Self-Compassion instead of  Self-Abusive

It’s very important that you begin to aspire to become more self-compassionate, if you are plagued by thoughts of unworthiness, rejection, inferiority and doubt, these are part of self-abusive framework of thinking. They will cause instability in your being.  I work with people who speak to themselves in their own head in a way which they would never call out their worst enemy. 

This self-abusive thought process increases feelings of shame, which can lead to more lying and dishonesty.

Lying as a means of defense

Dishonesty is a form of false-safety behavior, I use the term “false-safety” because ultimately it is false and will lead to an increase in problems.

Let’s consider for example “’Jane Doe” aged  14, her father is an abusive binge drinker who has physically abused her. Her father notices she is late one day from coming home, she was walking the long way home with a boy who she likes. Is it wrong for Jane to lie in these circumstances?   If she tells the truth her father will fly into rage and knock her other to the other side of the room, if she lies about a lesson going over-time her father doesn’t have any reason to beat her up today.

I use this example because it shows the consequence of the truth, also Jane is in a powerless situation, being aged 14 she has no resources that she knows of in managing the situation. She has to live at home and she has no control over the unpredictable nature of her father, she can’t talk to any of her friends about this because she feels a sense of shame that her father is like this.  Here we see a hypothetical situation of adversity being much greater than the resources to cope.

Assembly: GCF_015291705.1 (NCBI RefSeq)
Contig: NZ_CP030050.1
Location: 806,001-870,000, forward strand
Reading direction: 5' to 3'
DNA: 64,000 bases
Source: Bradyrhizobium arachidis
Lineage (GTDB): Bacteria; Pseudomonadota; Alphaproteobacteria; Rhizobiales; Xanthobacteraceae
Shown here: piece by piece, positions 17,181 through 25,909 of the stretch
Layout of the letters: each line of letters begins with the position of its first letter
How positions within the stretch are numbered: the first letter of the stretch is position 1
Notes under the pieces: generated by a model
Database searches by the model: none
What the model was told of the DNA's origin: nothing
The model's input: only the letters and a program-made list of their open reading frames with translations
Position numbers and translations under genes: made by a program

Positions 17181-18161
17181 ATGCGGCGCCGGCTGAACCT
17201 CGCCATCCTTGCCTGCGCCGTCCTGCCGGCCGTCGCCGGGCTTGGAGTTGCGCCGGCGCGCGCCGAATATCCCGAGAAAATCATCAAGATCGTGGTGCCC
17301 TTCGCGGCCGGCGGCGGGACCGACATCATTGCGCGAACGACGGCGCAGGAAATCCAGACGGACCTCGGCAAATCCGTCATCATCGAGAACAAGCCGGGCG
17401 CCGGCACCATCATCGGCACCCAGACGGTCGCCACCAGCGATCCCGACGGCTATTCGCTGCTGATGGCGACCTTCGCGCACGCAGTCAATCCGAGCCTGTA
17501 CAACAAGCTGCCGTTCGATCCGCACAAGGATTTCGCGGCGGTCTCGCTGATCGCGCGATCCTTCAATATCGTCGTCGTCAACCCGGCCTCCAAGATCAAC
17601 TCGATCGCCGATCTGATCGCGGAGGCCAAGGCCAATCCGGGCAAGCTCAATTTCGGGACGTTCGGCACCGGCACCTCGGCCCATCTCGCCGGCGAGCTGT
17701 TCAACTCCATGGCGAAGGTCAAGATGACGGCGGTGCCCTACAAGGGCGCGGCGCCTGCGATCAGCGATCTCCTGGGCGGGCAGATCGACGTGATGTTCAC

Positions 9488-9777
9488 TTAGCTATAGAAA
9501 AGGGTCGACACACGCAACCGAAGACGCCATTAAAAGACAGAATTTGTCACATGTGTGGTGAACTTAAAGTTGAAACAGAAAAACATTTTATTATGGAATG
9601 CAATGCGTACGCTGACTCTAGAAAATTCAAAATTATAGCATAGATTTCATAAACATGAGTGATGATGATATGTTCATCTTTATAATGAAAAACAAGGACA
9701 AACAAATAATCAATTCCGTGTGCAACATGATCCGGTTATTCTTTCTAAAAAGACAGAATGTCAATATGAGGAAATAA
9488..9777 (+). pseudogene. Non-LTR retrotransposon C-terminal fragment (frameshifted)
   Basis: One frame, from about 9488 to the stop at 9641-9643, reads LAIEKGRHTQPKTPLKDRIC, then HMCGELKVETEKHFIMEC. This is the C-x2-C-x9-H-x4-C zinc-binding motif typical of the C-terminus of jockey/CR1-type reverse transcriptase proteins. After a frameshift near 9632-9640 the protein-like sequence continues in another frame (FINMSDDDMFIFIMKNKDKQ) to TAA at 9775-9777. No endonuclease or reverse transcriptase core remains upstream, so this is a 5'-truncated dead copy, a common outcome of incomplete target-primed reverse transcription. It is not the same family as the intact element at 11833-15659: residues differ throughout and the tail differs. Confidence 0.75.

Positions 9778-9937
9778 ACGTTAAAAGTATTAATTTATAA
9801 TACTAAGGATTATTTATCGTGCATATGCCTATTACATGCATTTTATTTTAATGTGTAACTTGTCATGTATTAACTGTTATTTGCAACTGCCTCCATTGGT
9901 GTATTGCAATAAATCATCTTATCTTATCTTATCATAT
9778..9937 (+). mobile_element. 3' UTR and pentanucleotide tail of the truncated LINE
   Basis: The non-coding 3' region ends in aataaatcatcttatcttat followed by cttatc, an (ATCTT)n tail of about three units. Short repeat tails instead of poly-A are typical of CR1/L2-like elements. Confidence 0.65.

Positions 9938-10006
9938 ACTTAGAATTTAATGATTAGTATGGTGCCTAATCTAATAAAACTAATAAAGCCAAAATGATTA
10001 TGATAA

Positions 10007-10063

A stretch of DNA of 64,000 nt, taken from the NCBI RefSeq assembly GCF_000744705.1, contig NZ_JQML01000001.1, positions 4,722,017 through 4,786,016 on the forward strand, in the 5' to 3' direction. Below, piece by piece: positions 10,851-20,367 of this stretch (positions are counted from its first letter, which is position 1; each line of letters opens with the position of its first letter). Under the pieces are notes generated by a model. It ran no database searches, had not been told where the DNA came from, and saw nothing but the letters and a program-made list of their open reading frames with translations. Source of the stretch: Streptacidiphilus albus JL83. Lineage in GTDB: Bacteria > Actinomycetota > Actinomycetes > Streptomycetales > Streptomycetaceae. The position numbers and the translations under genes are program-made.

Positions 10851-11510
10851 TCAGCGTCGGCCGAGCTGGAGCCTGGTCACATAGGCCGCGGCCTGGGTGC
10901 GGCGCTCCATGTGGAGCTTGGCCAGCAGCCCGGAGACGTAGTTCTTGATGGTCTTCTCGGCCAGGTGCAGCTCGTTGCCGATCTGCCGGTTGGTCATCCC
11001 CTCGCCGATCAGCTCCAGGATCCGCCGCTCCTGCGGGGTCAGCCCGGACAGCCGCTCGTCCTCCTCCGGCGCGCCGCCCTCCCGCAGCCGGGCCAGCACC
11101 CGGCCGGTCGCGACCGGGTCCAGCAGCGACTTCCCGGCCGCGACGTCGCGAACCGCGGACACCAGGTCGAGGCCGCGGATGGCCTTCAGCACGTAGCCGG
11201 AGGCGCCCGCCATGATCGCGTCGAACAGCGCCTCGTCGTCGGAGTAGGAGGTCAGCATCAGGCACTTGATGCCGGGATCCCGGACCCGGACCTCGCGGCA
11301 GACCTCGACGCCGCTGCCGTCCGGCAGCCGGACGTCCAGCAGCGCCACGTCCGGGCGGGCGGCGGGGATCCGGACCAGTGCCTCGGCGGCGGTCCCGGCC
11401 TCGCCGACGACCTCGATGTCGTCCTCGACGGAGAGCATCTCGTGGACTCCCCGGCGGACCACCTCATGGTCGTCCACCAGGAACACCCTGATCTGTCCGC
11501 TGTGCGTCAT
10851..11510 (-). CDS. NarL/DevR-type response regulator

It doesn’t have to be like this, say for instance if Jane had insightful friendships that she had good levels of trust with, or she had a lot of other resources, she might be able to over-come these issues within the house. But if Jane has poor connections, or she is facing other forms of trauma such as being bullied at school, it may be much more difficult for her.

Unfortunately for some people this situation or situations similar to this can make people a compulsive liar, it’s a resource initially, even a skill-set of survival in difficult circumstances, however it will cause the person a unique set of problems in life.  Once you start burning those around you with your lies you’ll become isolated, distrusted and even shamed.

No Blame Game

You can’t blame people for your own behavior and thoughts, understanding where it came from only gives you the context of which it developed. Understanding how it developed within you can be very helpful. It can highlight that you needed act out of these defects of character, maybe your shame and defensiveness stems from transference of conditions that no longer exist in your life – if they still do, start thinking about how it can change!

The change comes from understanding yourself and making a commitment to grow out of it.

Consequences of Lying

The consequence of lying is quite big, in itself it causes to those affected by your lies: trauma, uncertainty, insecurity, low-self esteem, anger and irreversible damage to relationships. People may become very punitive and shaming towards you and in their mind, rightly so. This further installs feeling of shame and doubt and ultimately leads to a disappointing road of regret and sorrow.  It also ultimately leads you to back to acting out on your addiction.